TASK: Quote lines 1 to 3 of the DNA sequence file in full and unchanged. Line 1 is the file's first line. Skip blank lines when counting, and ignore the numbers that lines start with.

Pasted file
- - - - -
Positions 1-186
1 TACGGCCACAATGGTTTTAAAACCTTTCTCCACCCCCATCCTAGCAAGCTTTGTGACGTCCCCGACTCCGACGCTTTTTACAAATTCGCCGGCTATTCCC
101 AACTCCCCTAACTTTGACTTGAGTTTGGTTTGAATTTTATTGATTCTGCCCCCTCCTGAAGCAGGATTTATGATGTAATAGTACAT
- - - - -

Positions 1-186
1 TACGGCCACAATGGTTTTAAAACCTTTCTCCACCCCCATCCTAGCAAGCTTTGTGACGTCCCCGACTCCGACGCTTTTTACAAATTCGCCGGCTATTCCC
101 AACTCCCCTAACTTTGACTTGAGTTTGGTTTGAATTTTATTGATTCTGCCCCCTCCTGAAGCAGGATTTATGATGTAATAGTACAT